My mind circled back to my morning reading - about the glorious mountain-top encounter between Moses and God in which Moses is given the Ten Commandments. I had been struck by the notable fact that the negative commands vastly outnumber the positive ones: “Thou shalt not steal…” “Thou shalt not murder…” “Thou shalt not commit adultery…” Why was this?, I had wondered.

And now I sensed God giving me the answer: it is because it is easier to say what something isn’t than to say what it is. It is easier to say, in concrete terms, that holiness is not stealing, murdering, and committing adultery than to say that it is patience, kindness, and self-control.

The same principle applies when it comes to the life of faith. God sometimes leads us by negation – that is, by closing doors.

This would sound rather – well, negative, if not for the overarching positive that the Person who is leading is none other than Jesus Christ Himself. In fact, though He may have slammed the door on those things which I once insisted I needed, just as earnestly as Eve needed to take a bite of that glittering green apple, His door is always open. Indeed, He claims, “I am the door; and if anyone enters through Me, he will be saved” (John 10.9, emphasis mine).

“Heather, my perfect will for you is not X; neither is it Y. Can you accept this, even when you don’t understand, and hold fast to Me?” The point is always abandonment to Jesus Christ, going where He leads, saying what He says, and believing what He reveals.

And yet one thing is certain – any time God ‘deprives’ us of a thing we want, or which we feel entitled to – no matter how great or small it is – it hurts. We feel like dying because a part of us, the sinner’s part, is.

But this should bring a certain degree of comfort - a certain increased sense of conviction to hold tight and fast to Him, for as in all the great stories, death is never, ever the end, but only the beginning. Besides, if Eve taught us anything, she taught us what poor judges we are of determining what is in our best interest.

Only Jesus knows what is truly best for me; He is the author and perfector of my story; and if I'm truly wise, I'll do nothing to stand in the way of His writing it...

“I love to tell the story of unseen things above,
Of Jesus and His glory, of Jesus and His love.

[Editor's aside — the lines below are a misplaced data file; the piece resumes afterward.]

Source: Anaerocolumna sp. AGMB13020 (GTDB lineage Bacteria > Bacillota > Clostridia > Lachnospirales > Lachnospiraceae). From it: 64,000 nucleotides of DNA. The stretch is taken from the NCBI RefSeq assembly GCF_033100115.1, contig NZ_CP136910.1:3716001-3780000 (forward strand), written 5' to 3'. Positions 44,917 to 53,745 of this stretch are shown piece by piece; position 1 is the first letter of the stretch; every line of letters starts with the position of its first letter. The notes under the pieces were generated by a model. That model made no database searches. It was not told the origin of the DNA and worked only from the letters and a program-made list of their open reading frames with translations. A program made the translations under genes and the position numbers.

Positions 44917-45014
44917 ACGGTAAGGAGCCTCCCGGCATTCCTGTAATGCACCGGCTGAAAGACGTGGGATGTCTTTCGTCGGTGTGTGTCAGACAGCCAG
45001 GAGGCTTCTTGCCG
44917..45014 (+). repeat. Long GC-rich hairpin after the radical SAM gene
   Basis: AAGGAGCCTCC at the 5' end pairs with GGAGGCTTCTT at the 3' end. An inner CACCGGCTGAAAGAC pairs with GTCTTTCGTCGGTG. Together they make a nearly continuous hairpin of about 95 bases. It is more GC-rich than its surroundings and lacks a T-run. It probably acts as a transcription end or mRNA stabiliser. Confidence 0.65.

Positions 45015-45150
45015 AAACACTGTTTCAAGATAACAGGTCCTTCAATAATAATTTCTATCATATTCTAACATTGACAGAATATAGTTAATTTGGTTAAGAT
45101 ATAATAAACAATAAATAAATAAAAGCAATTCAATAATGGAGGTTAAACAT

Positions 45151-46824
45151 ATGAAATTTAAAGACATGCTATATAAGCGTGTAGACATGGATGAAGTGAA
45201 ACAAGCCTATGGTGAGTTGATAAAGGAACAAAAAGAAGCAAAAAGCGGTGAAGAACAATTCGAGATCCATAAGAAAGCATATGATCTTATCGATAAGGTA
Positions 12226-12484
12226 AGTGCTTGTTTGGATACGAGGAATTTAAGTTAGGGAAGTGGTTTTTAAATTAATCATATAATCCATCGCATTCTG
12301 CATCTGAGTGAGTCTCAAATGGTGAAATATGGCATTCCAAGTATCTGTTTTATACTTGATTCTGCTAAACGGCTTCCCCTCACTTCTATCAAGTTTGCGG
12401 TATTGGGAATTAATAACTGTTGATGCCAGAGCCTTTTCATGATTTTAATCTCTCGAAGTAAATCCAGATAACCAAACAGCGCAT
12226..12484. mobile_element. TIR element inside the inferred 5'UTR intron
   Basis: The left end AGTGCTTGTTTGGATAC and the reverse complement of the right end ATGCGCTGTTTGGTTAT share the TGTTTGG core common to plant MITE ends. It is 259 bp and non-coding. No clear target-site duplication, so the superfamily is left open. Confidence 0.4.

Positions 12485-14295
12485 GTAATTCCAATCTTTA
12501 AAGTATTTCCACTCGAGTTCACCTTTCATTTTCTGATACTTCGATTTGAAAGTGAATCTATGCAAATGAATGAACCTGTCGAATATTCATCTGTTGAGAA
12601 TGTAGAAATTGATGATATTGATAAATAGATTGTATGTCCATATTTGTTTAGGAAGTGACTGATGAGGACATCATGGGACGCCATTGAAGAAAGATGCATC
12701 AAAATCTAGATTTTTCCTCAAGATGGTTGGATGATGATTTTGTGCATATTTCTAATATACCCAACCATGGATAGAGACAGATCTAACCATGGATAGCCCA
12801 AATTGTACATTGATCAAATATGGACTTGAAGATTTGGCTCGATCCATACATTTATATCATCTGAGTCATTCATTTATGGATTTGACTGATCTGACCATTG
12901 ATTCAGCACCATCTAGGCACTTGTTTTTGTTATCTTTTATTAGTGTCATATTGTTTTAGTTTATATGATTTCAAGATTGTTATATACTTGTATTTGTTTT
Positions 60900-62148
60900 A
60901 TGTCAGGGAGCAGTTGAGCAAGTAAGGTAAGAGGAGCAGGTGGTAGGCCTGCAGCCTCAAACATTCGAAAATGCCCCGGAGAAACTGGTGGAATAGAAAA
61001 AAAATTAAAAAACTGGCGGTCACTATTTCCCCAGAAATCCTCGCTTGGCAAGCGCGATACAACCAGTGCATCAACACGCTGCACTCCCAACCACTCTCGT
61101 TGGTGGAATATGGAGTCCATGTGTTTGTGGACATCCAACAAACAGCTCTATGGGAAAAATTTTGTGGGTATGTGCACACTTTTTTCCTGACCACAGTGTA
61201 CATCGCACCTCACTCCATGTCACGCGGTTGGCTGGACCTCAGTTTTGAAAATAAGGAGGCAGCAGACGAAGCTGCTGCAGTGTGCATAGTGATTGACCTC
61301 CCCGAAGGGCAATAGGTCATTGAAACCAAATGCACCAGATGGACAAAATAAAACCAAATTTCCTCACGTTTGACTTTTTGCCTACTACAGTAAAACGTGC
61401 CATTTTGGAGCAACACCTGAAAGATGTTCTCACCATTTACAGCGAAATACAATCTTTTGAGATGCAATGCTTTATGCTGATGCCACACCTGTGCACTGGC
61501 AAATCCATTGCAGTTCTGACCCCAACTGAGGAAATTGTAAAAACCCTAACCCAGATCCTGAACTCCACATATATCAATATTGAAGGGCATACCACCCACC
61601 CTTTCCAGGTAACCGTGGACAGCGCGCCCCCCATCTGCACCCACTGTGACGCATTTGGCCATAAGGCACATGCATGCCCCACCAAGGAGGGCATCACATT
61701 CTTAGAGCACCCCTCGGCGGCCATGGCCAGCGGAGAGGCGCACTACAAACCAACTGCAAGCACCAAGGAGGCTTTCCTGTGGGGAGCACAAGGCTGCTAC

I love to tell the story, because I know ’tis true;
It satisfies my longings as nothing else can do.

I love to tell the story; more wonderful it seems
than all the golden fancies of all our golden dreams.
I love to tell the story, it did so much for me;
and that is just the reason I tell it now to thee.”

~Katherine Hankey, 1834-1911


Joseph Anfuso said...

There you go again, Heather... bravely facing the truth about your life, your struggles and your doubts, and choosing once again to see it all from God's point of view. God IS writing HIS story through your life, Heath--however dull and dreary it may sometimes appear. And while you may question it at times, the outcome is certain: He will be glorified through the story He tells.

Shilo Taylor said...

You wrote this for me...I'm certain. I love you.

our family said...

This is my favorite line:
"Besides, if Eve taught us anything, she taught us what poor judges we are of determining what is in our best interest."

Thanks for sharing your heart. Love and admire you so much!

e said...

i think i really like this idea of death. a pain that if you're in your right mind, you recognize its good place, its need in your life, that particularly, the path toward mediocrity is roses alone, and that mountains don't have elevators built into them--they inherently require some fantastic struggle.

p.s. i see you're reading that crazy mustached philosopher, and I think in his best moments he would jump to agreement with you.

deonna said...

soo good

and i completely relate

i can think of several equivalent boxes that need to be re-visited to ponder His grace and provision in the time that has passed.

if for nothing else, to rejoice that i am no longer where i was!